Back in 1979 Bette Midler’s record 13-show engagement at the State Theatre became part of this city’s show business folklore due to the sheer brilliance of the talent and the ground-breaking show which contained it.
After Midler’s appearance last week at a very different venue, the Sydney Superdome, the Divine Miss M can leave us again safe in the knowledge she is certain to live on in our folklore once more.
Featuring a 13-piece band and the all-singing, all-dancing Harlettes, Kiss My Brass presented a mixture of old, recent and new Midler favourites from the past four decades.
From the moment she appeared sitting atop a merry-go-round horse to when she finally said goodbye, Bette Midler presented a three-hour show which was compellingly entertaining.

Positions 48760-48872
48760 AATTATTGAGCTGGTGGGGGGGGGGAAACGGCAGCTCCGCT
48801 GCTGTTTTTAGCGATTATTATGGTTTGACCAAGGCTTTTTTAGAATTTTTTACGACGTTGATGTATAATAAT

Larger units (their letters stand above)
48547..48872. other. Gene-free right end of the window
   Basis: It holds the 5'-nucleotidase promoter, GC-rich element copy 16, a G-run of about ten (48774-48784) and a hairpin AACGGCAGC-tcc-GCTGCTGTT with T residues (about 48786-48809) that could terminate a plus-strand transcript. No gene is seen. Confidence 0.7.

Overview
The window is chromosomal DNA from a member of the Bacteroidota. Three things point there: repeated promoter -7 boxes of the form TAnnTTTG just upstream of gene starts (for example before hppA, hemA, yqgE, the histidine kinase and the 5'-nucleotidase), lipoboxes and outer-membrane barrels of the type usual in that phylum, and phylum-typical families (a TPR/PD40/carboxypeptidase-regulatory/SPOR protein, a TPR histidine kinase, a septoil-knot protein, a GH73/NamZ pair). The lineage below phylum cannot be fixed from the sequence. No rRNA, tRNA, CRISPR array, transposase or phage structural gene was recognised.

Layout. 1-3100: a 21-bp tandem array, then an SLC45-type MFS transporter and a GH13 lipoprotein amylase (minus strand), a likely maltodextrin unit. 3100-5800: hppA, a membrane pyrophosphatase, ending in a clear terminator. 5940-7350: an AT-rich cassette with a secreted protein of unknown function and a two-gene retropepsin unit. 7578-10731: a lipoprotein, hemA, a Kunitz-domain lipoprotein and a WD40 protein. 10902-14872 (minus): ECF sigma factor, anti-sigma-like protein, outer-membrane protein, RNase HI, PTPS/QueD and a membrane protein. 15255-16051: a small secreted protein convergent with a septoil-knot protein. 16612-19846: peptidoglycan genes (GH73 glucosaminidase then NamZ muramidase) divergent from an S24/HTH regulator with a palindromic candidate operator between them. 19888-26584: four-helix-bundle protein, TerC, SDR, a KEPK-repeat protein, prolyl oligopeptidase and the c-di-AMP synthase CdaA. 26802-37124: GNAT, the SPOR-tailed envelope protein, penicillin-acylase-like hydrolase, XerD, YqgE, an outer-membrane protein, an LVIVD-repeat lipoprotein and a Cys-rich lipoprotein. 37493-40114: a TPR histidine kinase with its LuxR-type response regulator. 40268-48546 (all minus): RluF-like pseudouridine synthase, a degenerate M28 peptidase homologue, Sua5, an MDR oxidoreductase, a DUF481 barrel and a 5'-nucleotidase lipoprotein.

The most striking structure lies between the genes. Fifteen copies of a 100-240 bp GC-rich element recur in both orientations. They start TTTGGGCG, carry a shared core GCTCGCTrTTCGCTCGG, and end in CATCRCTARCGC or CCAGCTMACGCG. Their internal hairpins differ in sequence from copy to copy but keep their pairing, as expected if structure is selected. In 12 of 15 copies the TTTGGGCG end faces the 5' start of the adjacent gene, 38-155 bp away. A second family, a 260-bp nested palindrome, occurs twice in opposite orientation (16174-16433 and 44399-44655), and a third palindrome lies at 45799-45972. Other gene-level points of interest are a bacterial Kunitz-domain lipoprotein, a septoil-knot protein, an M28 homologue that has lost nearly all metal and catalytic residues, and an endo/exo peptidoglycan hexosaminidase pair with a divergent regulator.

Whether it was making political jokes about John Howard and George Bush, adding a local flavour with references to Oxford Street being too gay and Blacktown being full of mullets, or boasting she has more talent than Pauline Hanson, Midler’s sassy, razor-sharp wit kept the audience on the circus ride with her.
Beloved characters like Sophie Tucker also made an appearance, but it was the outrageous Broadway medley of singing mermaid Delores DeLago which almost stopped the show as Midler crammed every show tune and musical clich?nto one sequence.
Midler proved her voice had lost none of its lustre and was equally in charge with the up-tempo dance sequences of Boogie Woogie Bugle Boy and the blues of When A Man Loves A Woman as she was with ballad anthems like Skylark, Wind Beneath My Wings and From A Distance.
She ended with a simple encore of Peter Allen’s Tenterfield Saddler.
I am not retiring and you can’t make me, Midler announced at the beginning of Kiss My Brass, and on the basis of this spectacle, the 58-year-old diva isn’t even close to stepping away from the microphone and spotlight.